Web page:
In A Good Company, by Sankar Chatterjee

(F.F.F. Website Story)

The President’s flying-chariot landed at high noon in El Dorado, a state where he still owned a private club bearing his name, thus making a mockery of the emolument clause of the Constitution. He immediately proceeded to a victory rally, reminiscent to his hate-filled election rallies. Joanne Silverman, a history major liberal student in the crowd (just to be a witness to the event), received a Twitter message from her friend Sophia Cannon: “Men who held rallies after democratically elected: Mussolini, Hitler, Stalin, Castro, Berdymukhamedov, Kim Jung-On, Trump.” Joanne wanted to be sure herself, thus initiating a Google search.

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You Have One Message, by Johann Lux

(F.F.F. Website Story)

At the zoo with my daughter, we stood at the gorilla pit watching apes in the distance seated like statues embraced by sunlight.

I handed my daughter my cell phone so she could photograph the animals. To my horror the arm of a Silver-back reached up and snatched the phone from my daughter’s hands.

Zoo keepers with rifles arrived. The crowds laughed as the Silver back pressed the phone to its head.

“Give it back!” my daughter shouted and the gorilla handed me my phone.

Back at home, I checked my answering machine: ”Please help; free me” was the only message.

The Story Collector, by Gordon Lawrie

(F.F.F. Website Story)

Although an avid collector, he was incapable of writing anything original of value himself. Instead he spent his days cutting-and-pasting the work of others onto a website he’d created especially for the purpose.

But without the skills to attract readers to his site, the stories lay unread and unloved. They wanted – needed, even – to be admired, but found themselves trapped in their literary prison.

It had to happen eventually. On February 17th, they finally rose together in anger, surging down his throat. Unable to breathe, he half-drowned, half-choked to a horrible death. Ks, Zs and Ws were particularly painful letters.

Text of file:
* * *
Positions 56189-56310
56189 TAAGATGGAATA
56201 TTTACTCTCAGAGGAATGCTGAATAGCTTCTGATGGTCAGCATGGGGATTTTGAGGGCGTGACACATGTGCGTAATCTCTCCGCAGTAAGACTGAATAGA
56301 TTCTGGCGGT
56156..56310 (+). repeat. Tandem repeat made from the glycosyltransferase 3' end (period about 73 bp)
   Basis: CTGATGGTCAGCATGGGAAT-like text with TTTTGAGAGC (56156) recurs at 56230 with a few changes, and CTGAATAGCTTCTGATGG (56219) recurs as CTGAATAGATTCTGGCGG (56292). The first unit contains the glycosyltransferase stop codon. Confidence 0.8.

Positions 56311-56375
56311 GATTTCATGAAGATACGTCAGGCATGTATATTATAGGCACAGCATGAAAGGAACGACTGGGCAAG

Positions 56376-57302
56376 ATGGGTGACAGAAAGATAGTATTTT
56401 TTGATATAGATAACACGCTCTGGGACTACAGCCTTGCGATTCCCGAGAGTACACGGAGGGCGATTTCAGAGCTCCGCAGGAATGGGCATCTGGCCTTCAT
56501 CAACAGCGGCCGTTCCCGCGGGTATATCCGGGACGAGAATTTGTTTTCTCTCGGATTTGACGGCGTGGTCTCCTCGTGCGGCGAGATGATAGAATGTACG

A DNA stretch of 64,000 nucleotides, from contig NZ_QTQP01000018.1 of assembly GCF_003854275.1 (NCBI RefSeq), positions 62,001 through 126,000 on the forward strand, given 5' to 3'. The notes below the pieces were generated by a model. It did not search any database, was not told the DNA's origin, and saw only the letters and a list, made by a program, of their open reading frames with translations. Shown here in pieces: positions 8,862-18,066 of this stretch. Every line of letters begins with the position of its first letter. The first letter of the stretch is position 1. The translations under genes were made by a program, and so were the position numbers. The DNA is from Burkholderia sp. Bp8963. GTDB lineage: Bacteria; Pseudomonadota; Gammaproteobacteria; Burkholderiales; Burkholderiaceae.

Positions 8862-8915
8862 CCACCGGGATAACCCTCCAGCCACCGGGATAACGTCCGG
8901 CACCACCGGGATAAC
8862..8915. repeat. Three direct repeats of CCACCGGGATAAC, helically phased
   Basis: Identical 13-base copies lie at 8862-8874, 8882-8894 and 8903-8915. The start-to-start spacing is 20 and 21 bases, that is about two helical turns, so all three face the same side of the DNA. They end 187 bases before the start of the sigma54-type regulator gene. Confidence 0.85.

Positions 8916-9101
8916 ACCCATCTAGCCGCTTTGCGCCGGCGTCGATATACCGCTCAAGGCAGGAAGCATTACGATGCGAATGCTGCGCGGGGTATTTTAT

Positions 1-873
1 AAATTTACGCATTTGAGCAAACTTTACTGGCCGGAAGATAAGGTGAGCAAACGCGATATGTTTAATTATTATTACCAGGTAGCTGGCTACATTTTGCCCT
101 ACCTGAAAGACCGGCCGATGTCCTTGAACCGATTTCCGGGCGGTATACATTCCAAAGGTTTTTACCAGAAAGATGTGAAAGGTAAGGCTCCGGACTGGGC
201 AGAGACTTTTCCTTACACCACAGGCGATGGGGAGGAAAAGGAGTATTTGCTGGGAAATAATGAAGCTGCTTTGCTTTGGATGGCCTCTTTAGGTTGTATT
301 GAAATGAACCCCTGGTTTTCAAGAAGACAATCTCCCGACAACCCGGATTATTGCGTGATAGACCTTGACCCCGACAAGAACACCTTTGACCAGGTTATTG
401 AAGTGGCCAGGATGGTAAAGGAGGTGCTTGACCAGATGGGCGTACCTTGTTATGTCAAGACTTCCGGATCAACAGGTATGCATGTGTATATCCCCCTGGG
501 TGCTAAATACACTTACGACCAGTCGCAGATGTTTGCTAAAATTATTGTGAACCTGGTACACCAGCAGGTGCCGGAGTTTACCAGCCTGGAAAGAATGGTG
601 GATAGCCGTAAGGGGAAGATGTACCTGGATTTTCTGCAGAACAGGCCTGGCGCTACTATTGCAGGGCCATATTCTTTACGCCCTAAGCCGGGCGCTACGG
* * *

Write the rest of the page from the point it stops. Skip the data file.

Missing, Presumed… Missing, by Fliss Zakaszewska

(F.F.F. Website Story)

The list was long. I looked up at the man as he pushed his peaked cap back. I shook my head.

“No, that’s not all that’s missing.” I glanced at the paper in my hand. “Toaster, microwave and the antique dining set my grandmother left me. That’s just the start of it.”

He sighed. “I’ll go back and check the other pantechnicon.”

Posh name for ‘lorry’, that.

I surveyed the boxes surrounding me.

“I swear I’m never moving house again,” I muttered as I started to unpack.

Ghosting, by Keely O’Shaughnessy

(F.F.F. Website Story)

Mia only came back for a final sweep of the flat; she and Mark had already loaded a myriad of cardboard boxes into her granddad’s transit, but something about the emptiness made her pause.

Surveying their old room, she hovered on the threshold. Scrifitto marks littered the carpet like an early Mondrian painting. Four individual divots mapped out the placement of the bedposts. The T.V. stand was now a patch of compressed fibers.

Before leaving, Mia worked the nap of the carpet with her foot, brushing it one way and then the other, erasing the story told by negative space.

Heredity, by Victoria Bird

(F.F.F. Website Story)

I see you. I’m not just saying that. In the set of her jaw, the wayward curl of her hair and the furrow of her dark brows. It’s been years since you were with us. The half-wink of your eye. Your wrist bending back in on itself, narrowed with atrophy. Your fingers straightened, splayed with palsy. The childish joy of your crooked smile. You used to lick butter and tread on our toys at Christmas. I don’t know when – just when – we lost you. I never will. But she will know of you. I promise you that.

Happy Valentine, by Gordon Lawrie

(F.F.F. Website Story)

What you’re looking at there is a nice pink rose lying on that book, a rose especially for you. Like any old-style rose, it’s full of prickly thorns, but despite the temptation, I didn’t put poison on any of them.

No, it’s an old rose, so please feel free to take the rose up and smell its perfume. What will then happen is that the book – that innocent old book that’s underneath it – will shut suddenly. It’ll close suddenly enough to set off a detonator, which in turn will detonate an explosive charge, small but strong enough.

Happy Valentine …